Look around your yard or local park, and you’ll find what could become the next big eco-friendly construction material: wood. In a new study, scientists report that a switch to wooden buildings could house a rising world population while keeping billions of tons of carbon out of the atmosphere—provided that the construction industry takes heed.
“It’s just a really well put together argument for why we need more carbon storage,” said Joseph Gutierrez, a geoscience educator at California State University, Fullerton, who was not involved in the study. “We need to change how we’re doing…construction and building management.”
Building Toward Sustainability
Steel and concrete remain go-to materials for constructing new homes and commercial buildings. But although these materials are sturdy and durable, their manufacture and transport spew carbon into the atmosphere.
“Both of these materials will basically never become zero carbon,” said Galina Churkina, the study’s lead author and an environmental scientist at Germany’s Potsdam Institute for Climate Impact Research.
Instead, Churkina turned to one of the world’s oldest construction materials: wood. Carbon sequestration has only recently become a hot topic in climate change discussions, but microbes mastered carbon capture—photosynthesis—more than 3 billion years ago, with the first woody plants developing more than 300 million years ago.
Churkina worked with a team of architects and scientists to calculate the benefits of using wood to build urban mid-rise buildings from 2020 to 2050. The team forecast four different scenarios. In the first, dubbed “business as usual,” 99.5% of new buildings would be built with steel and concrete. In the other three scenarios, 10%, 50%, or 90% of new buildings would be made from wood.
The researchers estimate that the 90% scenario would keep up to 20 billion tons of carbon out of the atmosphere over the next 30 years. That value decreases to a maximum of 11 billion tons in the 50% scenario and 2.3 billion tons in the 10% scenario. By comparison, scientists estimate that global carbon emissions reached around 37 billion tons in 2018.
These savings stem from the fact that carbon makes up half the dry weight of wood. In contrast, steel contains only about 0.4% carbon, and concrete takes hundreds of years to store carbon.
Getting on Board
The future carbon savings of wooden buildings look promising but raise important questions. For one, wouldn’t wooden buildings burn? Researchers point out that although small wooden planks are flammable, large sections can be remarkably fire resistant, withstanding temperatures of over 982℃. When a large wooden panel catches fire, its outer layer chars; this charred surface protects the core by blocking heat and oxygen.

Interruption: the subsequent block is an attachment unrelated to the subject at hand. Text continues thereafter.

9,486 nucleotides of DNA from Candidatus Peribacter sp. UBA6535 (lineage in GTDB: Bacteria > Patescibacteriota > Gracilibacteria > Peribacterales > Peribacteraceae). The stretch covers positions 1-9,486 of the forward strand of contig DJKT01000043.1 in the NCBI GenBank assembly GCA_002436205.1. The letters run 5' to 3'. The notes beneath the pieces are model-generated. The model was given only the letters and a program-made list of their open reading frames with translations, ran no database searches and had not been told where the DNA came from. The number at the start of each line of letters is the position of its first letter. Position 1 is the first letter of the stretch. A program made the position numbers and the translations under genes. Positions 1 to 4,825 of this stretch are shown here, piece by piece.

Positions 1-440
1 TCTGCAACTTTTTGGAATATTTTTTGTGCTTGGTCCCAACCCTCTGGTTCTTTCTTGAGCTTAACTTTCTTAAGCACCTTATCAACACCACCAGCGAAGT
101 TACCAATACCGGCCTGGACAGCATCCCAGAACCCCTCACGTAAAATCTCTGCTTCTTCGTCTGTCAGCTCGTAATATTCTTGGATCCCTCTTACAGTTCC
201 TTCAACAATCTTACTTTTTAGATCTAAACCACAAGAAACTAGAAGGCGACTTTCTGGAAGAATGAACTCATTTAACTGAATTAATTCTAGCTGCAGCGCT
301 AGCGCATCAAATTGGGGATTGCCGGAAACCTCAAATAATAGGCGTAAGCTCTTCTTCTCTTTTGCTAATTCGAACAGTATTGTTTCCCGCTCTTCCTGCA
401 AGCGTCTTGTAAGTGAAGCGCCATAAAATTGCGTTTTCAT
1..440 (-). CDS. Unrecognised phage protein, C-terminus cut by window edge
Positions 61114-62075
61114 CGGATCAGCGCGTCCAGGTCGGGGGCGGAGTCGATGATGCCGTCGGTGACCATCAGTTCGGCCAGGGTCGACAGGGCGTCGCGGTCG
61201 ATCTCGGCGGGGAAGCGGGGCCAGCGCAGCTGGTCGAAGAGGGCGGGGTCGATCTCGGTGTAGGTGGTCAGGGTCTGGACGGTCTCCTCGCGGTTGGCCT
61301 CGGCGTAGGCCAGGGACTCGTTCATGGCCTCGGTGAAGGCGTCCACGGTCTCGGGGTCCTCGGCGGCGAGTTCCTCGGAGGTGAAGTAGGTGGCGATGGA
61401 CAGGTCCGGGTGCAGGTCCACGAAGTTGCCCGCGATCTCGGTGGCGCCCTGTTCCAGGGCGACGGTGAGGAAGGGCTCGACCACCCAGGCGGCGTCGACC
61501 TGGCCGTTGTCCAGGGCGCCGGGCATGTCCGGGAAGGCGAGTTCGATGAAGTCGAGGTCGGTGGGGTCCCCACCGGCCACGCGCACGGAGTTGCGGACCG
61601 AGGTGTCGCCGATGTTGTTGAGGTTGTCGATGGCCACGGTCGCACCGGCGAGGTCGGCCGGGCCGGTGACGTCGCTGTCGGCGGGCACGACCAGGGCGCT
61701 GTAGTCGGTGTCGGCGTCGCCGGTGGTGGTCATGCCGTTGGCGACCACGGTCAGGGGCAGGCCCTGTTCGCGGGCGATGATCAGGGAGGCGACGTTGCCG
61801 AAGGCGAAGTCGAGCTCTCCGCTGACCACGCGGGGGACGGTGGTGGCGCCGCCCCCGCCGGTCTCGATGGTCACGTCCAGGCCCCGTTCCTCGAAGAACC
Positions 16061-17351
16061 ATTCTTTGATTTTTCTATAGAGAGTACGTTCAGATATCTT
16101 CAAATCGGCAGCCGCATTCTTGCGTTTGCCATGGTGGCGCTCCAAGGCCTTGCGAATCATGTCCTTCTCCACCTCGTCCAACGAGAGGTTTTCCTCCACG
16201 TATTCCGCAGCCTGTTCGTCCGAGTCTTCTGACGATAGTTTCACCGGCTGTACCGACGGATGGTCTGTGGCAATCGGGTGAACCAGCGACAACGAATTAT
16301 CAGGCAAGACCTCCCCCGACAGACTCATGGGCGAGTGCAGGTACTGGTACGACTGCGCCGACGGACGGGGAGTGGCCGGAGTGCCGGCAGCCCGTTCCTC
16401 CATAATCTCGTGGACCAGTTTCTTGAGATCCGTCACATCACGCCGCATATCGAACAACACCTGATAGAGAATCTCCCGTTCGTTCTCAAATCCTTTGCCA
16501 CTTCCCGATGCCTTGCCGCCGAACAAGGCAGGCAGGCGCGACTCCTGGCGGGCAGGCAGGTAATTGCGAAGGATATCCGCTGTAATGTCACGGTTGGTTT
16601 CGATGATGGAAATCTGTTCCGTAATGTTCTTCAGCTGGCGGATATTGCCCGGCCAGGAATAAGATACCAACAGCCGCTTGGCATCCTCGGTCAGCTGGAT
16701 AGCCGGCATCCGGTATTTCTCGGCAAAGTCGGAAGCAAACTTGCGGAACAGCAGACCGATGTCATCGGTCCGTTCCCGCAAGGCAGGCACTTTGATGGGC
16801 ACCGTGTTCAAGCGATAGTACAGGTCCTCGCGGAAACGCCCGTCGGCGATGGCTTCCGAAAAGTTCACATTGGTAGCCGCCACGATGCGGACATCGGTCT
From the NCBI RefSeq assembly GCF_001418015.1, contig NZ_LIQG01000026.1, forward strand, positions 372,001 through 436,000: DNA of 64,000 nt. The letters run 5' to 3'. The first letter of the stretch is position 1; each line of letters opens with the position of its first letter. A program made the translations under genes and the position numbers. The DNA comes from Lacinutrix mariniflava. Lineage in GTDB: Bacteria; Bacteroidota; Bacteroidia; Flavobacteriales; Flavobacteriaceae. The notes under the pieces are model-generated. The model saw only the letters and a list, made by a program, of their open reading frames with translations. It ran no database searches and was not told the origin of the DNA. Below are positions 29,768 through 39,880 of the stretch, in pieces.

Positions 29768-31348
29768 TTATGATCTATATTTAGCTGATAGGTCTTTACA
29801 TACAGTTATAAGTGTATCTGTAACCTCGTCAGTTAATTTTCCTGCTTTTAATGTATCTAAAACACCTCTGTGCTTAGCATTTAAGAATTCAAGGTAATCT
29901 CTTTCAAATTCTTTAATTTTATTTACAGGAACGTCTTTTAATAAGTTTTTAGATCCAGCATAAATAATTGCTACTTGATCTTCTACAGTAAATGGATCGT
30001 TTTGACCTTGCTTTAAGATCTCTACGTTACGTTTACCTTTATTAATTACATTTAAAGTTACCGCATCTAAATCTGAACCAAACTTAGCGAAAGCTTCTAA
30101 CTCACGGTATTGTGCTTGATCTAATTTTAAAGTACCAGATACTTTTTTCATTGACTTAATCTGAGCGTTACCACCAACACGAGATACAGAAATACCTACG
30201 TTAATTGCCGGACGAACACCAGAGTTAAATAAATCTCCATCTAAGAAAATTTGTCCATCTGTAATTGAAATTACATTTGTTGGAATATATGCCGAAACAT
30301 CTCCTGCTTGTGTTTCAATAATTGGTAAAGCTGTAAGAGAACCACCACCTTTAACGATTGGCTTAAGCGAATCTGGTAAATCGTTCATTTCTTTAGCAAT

Another potential issue is whether a shift to wooden buildings would deplete the world’s forests. To assess this, the researchers evaluated both future projections and past data. Models forecasting future levels of forest growth showed that forests should be able to support even the 90% wooden building scenario. And when the scientists reviewed wood harvest data from 65 countries between 1990 and 2010, they found that two thirds of the countries were harvesting less wood than their forests were growing back.
“It actually looks pretty good. It’s a bit of a surprise in a way,” Churkina said. “There was much more forest regrowth than was removed.”
For Churkina and colleagues, the next big challenge will be convincing the construction industry and regulators that a wooden future is as economical as it is environmentally friendly. That will require changing building codes and retraining an industry that has long favored concrete and steel—no easy task, says Gutierrez.
“I think it’s going to be a tough sell and a tough transition to make, but hopefully [we can] at least get close to the 10% or 50% [scenarios],” Gutierrez said. “If you can’t convince administrations and construction companies to buy into these things, they’re hard to get going.”
The new study was published in Nature Sustainability in January 2020.
—Jonathan Wosen (firstname.lastname@example.org; @JonathanWosen), Science Communication Program Graduate Student, University of California, Santa Cruz
Wosen, J. (2020), Wooden buildings could house the carbon of the 21st century, Eos, 101, https://doi.org/10.1029/2020EO139192. Published on 27 January 2020.
Text © 2020. The authors. CC BY-NC-ND 3.0
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